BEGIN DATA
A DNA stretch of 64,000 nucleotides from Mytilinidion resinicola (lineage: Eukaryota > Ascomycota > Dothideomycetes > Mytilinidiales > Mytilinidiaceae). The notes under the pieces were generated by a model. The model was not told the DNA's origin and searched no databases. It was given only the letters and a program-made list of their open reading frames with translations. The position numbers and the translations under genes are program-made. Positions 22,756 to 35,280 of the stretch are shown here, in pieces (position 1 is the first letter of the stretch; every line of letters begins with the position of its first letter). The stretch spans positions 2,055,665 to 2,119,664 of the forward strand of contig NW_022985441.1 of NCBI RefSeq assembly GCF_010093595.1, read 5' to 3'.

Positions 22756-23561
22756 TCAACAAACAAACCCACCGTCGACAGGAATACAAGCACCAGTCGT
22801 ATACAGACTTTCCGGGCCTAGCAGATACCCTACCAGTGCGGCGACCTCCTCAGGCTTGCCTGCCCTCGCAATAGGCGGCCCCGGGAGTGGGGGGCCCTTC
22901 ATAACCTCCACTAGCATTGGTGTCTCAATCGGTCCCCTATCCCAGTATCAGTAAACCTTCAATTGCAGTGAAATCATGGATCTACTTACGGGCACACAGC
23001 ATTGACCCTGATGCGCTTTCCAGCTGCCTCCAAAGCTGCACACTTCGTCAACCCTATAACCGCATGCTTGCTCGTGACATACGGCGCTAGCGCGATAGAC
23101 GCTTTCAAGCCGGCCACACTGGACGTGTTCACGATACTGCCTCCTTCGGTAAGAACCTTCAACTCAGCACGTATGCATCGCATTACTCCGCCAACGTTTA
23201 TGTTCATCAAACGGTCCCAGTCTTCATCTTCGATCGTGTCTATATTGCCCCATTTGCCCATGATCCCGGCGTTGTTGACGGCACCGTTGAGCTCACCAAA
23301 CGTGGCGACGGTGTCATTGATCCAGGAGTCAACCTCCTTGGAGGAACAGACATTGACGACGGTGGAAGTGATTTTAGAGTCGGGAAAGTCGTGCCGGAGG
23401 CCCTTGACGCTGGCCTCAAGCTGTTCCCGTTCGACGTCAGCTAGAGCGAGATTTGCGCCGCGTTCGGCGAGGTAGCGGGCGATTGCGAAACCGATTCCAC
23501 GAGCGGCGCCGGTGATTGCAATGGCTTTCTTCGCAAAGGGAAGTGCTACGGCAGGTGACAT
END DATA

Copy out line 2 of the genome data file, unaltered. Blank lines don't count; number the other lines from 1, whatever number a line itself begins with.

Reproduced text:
Positions 22756-23561